FERS & CSRS Disability Retirement for Federal and USPS Workers: As a Process

It is often a necessity to be reminded that the preparation, formulation, and ultimately the filing of a Federal Disability Retirement application under FERS or CSRS, with the U.S. Office of Personnel Management, is an administrative process.

By “process” is meant that it involves multiple levels of time frames and stages, and is not merely constituted by a single “filing” of paperwork.  It is not a defined “right” to a benefit which is triggered by a certain event — such as age, filing of a form, etc.  Rather, it is a benefit which is determined by an administrative process of eligibility.

One must prove, by a preponderance of the evidence, that one is “eligible” for the benefits.  In order to do that, one must, of course, meet each of the legal and regulatory criteria as set out by statutory authority, regulations propounded by the Office of Personnel Management, and case-law authorities handed down by the Merit Systems Protection Board and the Federal Circuit Court of Appeals.

As such, time frames for issuing determinations are made by the agency granted such authority — the U.S. Office of Personnel Management.  And, further, the process will often necessarily involve multiple stages — the Initial Stage, the Reconsideration Stage, an appeal to the U.S. Office of Personnel Management, then a Petition for Full Review, and if necessary, an appeal to the Federal Circuit Court of Appeals.

Time frames, stages, applicability of the law, meeting each of the statutory requirements — they all constitute a long and complex “process”, and one which must be dealt with whether one agrees with it, wants to, or is somehow unprepared to do so.

Sincerely,

Robert R. McGill, Esquire

Medical Retirement for Federal Workers: The Chance of Winning

To characterize the filing of a Federal Disability Retirement application under FERS or CSRS, from the U.S. Office of Personnel Management, in terms of the percentage chances of “winning” is a natural occurrence.  While not strictly or metaphorically similar to a sports event, or a duel or challenge between two opponents, nevertheless, to obtain an approval is considered a “win” and to be denied throughout the entire administrative process is considered a “loss”.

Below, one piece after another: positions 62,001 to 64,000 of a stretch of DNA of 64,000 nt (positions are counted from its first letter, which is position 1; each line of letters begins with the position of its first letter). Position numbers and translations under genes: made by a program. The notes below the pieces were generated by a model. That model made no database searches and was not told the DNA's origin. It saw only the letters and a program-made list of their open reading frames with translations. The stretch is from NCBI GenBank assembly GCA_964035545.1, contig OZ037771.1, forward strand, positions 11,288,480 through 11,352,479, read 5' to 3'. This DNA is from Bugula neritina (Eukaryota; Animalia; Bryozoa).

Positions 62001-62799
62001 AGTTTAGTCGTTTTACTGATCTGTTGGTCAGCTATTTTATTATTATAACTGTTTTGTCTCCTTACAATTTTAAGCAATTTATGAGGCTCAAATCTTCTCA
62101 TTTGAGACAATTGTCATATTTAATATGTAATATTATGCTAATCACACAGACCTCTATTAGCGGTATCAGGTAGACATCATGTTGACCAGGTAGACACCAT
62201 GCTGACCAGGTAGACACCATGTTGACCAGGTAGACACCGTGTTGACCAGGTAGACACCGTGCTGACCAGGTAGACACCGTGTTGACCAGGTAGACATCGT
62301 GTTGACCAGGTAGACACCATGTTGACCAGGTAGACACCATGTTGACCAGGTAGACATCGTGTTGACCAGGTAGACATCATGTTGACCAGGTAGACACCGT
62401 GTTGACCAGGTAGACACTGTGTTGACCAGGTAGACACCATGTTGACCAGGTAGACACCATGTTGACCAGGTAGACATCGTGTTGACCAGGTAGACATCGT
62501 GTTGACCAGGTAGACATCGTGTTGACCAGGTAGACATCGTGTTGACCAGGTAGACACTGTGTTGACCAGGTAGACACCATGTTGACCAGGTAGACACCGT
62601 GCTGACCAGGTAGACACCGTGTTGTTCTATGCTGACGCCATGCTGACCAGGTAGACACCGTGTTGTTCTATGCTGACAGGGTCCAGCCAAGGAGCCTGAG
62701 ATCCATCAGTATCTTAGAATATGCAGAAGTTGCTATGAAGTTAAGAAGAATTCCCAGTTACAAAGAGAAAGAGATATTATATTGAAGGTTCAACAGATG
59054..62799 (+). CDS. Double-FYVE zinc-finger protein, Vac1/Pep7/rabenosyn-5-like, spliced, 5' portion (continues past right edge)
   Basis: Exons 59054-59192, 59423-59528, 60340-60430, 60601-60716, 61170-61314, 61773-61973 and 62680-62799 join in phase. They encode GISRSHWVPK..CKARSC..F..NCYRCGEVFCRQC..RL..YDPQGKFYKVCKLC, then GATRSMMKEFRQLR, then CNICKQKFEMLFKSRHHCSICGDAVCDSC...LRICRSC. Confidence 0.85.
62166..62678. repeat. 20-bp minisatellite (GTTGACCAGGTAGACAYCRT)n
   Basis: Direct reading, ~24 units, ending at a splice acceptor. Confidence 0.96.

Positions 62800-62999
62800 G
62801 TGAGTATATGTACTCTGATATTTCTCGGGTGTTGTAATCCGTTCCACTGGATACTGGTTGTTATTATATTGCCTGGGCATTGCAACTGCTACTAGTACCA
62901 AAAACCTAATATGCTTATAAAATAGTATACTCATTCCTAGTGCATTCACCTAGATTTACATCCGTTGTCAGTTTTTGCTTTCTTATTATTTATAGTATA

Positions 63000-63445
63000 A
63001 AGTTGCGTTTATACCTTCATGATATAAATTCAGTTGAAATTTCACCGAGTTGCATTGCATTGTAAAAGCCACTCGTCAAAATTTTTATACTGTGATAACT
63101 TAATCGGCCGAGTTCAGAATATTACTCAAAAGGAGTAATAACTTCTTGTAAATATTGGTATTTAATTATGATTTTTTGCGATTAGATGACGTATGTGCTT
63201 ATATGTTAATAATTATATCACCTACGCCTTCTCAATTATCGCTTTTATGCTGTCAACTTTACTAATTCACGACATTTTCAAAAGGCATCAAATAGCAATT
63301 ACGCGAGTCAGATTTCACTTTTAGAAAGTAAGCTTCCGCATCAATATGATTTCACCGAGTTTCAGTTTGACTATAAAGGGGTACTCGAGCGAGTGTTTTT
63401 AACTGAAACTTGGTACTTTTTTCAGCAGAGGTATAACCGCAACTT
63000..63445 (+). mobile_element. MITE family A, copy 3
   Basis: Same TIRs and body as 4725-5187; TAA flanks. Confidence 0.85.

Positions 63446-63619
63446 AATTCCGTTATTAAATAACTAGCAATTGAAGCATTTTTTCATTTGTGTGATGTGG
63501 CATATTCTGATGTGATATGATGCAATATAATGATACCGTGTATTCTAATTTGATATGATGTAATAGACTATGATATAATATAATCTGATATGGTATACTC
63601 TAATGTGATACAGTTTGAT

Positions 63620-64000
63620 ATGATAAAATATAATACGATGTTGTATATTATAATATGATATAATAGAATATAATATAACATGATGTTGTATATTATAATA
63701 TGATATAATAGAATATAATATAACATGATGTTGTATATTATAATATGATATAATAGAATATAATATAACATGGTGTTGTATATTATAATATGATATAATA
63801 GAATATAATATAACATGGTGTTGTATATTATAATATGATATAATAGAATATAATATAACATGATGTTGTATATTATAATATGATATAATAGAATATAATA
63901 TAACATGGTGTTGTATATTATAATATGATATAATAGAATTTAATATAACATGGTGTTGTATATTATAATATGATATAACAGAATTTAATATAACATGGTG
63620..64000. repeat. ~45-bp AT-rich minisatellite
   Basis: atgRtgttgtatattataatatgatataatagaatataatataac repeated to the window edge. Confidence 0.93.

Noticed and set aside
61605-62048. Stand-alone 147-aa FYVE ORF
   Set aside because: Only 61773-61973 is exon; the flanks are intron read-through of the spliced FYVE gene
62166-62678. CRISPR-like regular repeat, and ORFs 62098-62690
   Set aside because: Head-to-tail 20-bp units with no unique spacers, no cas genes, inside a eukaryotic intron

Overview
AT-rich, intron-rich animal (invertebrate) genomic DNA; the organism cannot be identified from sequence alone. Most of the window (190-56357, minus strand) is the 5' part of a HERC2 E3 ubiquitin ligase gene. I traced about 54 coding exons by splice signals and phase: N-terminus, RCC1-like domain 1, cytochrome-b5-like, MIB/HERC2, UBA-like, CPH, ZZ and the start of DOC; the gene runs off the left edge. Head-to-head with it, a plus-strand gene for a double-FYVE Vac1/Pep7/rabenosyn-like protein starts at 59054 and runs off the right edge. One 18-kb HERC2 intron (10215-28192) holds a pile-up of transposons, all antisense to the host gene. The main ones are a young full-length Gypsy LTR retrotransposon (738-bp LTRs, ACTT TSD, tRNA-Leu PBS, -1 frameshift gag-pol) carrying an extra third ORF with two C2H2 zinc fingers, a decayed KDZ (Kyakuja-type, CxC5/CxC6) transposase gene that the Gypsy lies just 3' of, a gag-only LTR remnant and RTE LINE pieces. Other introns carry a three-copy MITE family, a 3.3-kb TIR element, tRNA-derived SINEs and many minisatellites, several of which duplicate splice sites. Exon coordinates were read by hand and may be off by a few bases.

Thus, attorneys also view their careers in such terms — of placing each case either in the “win” column, or its only polar opposite, the “loss” column.  This is a competitive society; one in which most things are characterized in such a way, and to bemoan the reality of viewing it that way would be a waste of energy, time and focus.

To win, then, is the ultimate goal (obviously), and therefore one must attempt to quantitatively increase one’s chances that the Federal or Postal employee will “win” a Federal Disability Retirement application under FERS or CSRS.  Yet, the approach and methodology of too many Federal and Postal employees who prepare, formulate and compile his or her Federal Disability Retirement application, reflects the very opposite approach.  To “win”, as in every other competitive arena of life, requires preparation, planning and purposeful strategies.